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Something Else To Worry About

Until recently identity theft only happened to people, but now there are scammers out there who are stealing the identity of legitimate, registered automobiles and applying the duplicated VIN numbers to stolen cars, or even worse, cars that may have been severely compromised through flood damage or serious accidents resulting in the car being totaled.

These crooks roam dealer lots, parking lots or even the Internet to find the right make, model and color, they copy down the VIN number and apply it to a vehicle a thief brought them the day before. Usually these cars then go to other criminals or eventually to auction houses where they are disposed of. In many cases dealers purchase them and then sell them again, believing them to be legitimate.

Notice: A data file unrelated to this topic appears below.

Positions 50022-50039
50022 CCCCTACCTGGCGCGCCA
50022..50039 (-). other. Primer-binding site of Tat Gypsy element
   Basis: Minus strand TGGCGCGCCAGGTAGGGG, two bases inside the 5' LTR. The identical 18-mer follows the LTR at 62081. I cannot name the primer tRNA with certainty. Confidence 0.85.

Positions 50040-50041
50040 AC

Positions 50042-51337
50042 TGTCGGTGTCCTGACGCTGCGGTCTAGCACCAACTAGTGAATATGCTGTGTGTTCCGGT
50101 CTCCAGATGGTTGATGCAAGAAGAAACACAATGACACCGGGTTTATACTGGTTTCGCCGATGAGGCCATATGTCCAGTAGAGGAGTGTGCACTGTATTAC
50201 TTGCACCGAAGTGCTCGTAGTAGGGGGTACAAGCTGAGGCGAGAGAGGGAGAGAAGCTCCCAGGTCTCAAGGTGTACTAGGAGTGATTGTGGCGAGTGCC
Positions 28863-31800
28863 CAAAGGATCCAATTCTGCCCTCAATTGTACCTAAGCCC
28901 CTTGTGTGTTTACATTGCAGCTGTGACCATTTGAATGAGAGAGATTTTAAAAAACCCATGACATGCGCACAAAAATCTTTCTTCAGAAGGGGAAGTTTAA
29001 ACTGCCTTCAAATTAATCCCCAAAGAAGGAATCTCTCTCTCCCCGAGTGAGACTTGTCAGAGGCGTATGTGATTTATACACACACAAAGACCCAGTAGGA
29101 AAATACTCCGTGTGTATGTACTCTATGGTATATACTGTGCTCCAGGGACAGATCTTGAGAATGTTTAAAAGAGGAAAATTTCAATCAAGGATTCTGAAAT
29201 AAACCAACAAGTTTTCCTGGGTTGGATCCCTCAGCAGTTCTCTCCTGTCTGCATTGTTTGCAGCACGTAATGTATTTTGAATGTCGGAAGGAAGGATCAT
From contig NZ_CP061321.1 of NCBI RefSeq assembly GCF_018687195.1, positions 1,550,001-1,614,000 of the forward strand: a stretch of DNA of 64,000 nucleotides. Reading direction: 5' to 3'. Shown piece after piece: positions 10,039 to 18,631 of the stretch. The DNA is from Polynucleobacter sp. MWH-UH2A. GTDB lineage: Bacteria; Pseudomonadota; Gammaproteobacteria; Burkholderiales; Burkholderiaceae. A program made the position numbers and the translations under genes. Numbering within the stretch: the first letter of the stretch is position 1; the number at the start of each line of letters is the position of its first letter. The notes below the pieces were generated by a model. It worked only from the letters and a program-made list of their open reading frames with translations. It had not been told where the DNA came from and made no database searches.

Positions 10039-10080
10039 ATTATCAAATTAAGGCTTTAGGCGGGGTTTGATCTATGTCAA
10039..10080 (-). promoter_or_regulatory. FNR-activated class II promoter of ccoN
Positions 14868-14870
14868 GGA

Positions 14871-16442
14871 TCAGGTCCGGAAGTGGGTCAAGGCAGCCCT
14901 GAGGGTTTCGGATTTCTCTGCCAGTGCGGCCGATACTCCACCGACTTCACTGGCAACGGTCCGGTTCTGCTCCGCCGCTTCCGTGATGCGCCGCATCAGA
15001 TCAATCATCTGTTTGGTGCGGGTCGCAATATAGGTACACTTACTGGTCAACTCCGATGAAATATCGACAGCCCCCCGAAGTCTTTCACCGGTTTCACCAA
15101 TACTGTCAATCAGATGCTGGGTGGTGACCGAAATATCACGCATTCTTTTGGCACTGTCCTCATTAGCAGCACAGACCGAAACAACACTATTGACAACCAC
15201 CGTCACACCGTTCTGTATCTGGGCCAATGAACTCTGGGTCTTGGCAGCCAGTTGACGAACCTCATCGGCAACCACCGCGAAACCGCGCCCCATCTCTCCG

This results in two similar cars having the same identity, but it's usually not until the police or an insurance company discovers the scam that the owners realize that they "own" a stolen car. The good news is that your insurance company is likely to cover your loss. Far better though to avoid the danger by having your car checked out by CARFAX before you take possession of it. And make sure you verify the VIN number yourself.

Crooks can also copy down the VIN number of your car, take it to a dealership that doesn't ask too many questions, have a duplicate key made for $6 or so, and you wake up one morning to find that your car is long gone. The best defense in this case is to simply cover your VIN# with a strip of black electrical tape.

Seen from outside the vehicle, the VIN# is a seventeen character alphanumeric ID plate that's situated at the base of the windshield on the driver's side.

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